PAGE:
How do you describe Luca Giordano sound and progress, what characterize your music philosophy?

My Music Philosophy is based on “open mind”. I don’t like conflicts between traditional, purist blues, and modern or innovative forms of blues.

When you feel something genuine, comin from inside, you can be sure that's blues … even if it’s not on a 12 bars structure …

But when I first moved to Chicago I was looking for Real Old Style Blues, mostly Chicago Blues. I had the chance to meet and play with legends like Willie "Big Eyes" Smith, Bob Stroger, James Wheeler, and learn from them.

I was lookin for something impossible to find in Europe, or just very rare to find. Everybody in my area was playing rock-blues and beyond but very few people was deep down on the real root blues.

So I decided to go to Chicago and see what was still there remaining from the old days. And to answer to the next question, that has been the most interesting period in my life for sure … I just discovered a new world, a different point of view.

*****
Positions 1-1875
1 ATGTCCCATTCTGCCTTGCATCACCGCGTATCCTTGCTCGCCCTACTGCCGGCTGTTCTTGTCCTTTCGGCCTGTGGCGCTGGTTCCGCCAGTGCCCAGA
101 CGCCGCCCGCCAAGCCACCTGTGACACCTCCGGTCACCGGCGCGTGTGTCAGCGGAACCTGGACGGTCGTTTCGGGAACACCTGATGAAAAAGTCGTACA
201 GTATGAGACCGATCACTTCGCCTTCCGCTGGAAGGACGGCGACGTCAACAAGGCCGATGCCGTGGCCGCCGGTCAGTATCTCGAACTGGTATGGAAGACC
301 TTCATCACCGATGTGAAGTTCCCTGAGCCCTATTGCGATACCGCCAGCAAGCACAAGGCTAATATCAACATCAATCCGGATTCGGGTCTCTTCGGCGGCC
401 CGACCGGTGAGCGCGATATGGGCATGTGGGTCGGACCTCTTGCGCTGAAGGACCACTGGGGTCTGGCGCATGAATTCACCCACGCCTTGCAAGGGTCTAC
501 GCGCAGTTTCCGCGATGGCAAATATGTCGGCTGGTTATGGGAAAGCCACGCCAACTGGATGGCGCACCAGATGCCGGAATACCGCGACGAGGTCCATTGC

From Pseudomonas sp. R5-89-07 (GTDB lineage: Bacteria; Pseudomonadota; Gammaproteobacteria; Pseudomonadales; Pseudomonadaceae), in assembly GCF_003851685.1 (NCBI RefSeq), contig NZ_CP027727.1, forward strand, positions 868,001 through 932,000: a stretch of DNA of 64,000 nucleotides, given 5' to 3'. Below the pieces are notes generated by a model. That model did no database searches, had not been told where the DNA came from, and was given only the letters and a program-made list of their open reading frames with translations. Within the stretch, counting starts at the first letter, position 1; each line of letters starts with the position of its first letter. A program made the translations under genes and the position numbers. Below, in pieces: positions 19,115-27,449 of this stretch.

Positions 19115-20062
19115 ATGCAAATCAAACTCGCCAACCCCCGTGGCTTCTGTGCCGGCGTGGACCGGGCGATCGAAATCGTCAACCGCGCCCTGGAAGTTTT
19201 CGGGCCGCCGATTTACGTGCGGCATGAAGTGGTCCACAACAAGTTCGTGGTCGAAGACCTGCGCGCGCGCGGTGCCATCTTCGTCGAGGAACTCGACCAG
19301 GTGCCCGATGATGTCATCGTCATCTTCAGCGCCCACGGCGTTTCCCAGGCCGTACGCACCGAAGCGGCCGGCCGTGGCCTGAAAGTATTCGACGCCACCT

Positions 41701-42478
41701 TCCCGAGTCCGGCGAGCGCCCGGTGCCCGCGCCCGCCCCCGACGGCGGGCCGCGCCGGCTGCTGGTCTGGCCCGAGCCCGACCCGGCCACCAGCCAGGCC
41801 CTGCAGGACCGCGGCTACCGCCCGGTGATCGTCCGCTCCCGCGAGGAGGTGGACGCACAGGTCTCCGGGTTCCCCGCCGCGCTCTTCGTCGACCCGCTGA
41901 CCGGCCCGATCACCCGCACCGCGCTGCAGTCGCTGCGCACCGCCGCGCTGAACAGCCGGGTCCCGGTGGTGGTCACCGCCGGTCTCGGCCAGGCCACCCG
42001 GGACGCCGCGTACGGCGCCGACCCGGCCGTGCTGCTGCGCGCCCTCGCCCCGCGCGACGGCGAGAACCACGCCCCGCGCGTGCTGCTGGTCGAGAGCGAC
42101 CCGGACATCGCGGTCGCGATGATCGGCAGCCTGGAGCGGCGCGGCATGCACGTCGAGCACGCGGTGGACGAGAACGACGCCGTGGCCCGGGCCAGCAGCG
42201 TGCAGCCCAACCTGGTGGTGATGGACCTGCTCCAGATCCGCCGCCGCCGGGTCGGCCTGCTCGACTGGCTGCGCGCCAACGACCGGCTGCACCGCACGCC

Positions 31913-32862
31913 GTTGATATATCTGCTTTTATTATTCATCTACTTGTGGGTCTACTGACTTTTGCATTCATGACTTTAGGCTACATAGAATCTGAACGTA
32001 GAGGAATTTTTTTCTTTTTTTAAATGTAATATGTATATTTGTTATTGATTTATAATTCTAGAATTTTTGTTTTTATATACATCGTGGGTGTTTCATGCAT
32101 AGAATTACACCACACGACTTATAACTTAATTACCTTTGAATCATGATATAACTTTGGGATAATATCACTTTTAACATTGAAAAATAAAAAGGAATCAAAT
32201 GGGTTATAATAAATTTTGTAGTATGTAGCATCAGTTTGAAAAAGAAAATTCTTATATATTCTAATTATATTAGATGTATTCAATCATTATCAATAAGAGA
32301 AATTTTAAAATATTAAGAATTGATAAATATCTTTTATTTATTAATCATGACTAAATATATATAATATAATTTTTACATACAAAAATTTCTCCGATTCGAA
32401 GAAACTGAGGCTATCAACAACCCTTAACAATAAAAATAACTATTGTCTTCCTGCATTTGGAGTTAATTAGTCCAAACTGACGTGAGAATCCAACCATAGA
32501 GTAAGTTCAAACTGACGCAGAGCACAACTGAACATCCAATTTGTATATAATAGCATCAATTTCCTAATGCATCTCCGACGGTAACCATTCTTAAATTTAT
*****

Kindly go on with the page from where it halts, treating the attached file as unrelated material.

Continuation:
What’s the best jam you ever played in? What are some of the most memorable gigs you've had?

I will never forget Campli nel Blues 2005 in a small village close to my city in Italy. I had the chance to be on stage with Big Jack Johnson, Gary Primich, Junior Watson, Bob Stroger, Sax Gordon and Enrico Crivellaro. We were playing the Mel London Classic “Since I Met You Baby” and it was Big Jack birthday, and he was SMOKIN' I never heard nothing like that and he was standin right by me bendin those incredible notes. You will find a version of that song dedicated to Big Jack on my next coming out CD.